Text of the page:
Monday, June 13, 2016
Allegory of Spring + Formal 1600s Garden
Wenceslaus Hollar (Czech artist, 1607-1677) Spring
Allegorical characters, such as "Spring" above, in stories & in art are often located in garden settings, frequently in or near walled gardens such as the one depicted here. The locus amoenus was one of the traditional locations of epic & chivalric literature. As a literary genre of high culture, romance or chivalric romance is a type of prose & verse narrative that was popular in the aristocratic circles of Medieval & Early Modern Europe. Locus amoenus (Latin for "pleasant place") is a literary term which generally refering to an idealized place of safety or comfort, usually a beautiful, shady parkland or open woods, or a group of idyllic garden areas, sometimes with connotations of Eden. A locus amoenus usually has 3 basic elements: trees, grass, & water. Often, the locus amoenus garden will be in a remote place & with only components of a more formal, geometric, walled garden.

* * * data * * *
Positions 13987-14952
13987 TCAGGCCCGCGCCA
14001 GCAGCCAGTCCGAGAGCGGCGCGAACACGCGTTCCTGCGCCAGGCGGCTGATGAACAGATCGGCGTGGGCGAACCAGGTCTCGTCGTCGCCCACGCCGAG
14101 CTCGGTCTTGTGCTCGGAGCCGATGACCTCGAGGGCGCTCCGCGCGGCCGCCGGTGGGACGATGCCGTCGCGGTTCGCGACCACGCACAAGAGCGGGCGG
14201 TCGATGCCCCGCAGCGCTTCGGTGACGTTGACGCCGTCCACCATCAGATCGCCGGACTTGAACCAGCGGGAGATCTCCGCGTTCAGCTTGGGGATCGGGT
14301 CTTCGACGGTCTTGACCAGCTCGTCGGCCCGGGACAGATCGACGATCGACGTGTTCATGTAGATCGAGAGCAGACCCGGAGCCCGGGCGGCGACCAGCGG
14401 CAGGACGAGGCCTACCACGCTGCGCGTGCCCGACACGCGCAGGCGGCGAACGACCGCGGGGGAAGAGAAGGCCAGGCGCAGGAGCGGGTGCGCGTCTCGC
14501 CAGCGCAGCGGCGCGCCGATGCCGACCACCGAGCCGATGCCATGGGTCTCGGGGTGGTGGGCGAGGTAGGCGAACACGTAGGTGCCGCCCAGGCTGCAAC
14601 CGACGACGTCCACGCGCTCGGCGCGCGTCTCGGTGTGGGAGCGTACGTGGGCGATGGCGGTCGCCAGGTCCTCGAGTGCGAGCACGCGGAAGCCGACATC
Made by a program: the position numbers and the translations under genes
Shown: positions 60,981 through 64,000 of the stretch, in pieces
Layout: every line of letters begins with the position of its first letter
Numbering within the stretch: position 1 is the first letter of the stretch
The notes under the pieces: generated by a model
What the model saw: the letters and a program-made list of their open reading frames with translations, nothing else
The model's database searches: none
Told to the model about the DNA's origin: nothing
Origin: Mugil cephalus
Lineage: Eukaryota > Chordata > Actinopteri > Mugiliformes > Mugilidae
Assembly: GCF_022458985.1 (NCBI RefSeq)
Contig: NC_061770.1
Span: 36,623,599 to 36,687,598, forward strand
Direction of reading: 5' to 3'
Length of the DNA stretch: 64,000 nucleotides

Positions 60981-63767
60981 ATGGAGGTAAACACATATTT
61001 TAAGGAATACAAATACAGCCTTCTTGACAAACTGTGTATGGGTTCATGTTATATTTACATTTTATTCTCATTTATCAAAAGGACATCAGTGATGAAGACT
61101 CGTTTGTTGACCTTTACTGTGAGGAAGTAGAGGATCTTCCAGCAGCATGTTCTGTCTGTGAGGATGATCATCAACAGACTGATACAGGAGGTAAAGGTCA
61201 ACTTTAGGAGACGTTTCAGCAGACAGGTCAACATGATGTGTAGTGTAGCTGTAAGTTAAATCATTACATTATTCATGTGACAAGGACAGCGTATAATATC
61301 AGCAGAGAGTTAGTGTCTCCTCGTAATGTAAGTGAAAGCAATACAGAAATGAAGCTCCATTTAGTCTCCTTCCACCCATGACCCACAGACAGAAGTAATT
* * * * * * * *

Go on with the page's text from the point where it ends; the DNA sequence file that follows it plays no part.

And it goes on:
The artist Wenceslaus Hollar was born in 1607, the son of an upper middle-class civic official. Very little is known about his early life, but he evidently learned the rudiments of his craft by age eighteen, left his native Prague at age twenty, and likely studied in Frankfurt under Matthaus Merian. His first book of etchings was published in 1635, in Cologne when Hollar was twenty-eight. The following year he came to the attention of the renowned art collector the Earl of Arundel who was making an official visit to the continent, and Hollar subsequently became a part of his household, settling in England early in 1637. He remained in England during the beginning of the English Civil War period, but left London for Antwerp in 1642, where he continued to work on a variety of projects. In 1652 he returned to England, working on a number of large projects for the publisher John Ogilby and for the antiquary Sir William Dugdale. Hollar was in London during the Great Fire of 1666, and remains most famous for his scenes of the city before and after the fire. He was one of the most skilled etchers of his or any other time, which is all the more remarkable given that he was almost blind in one eye. Hollar died in London on 25 March 1677. By his life's end, he had produced some 2700 separate etchings.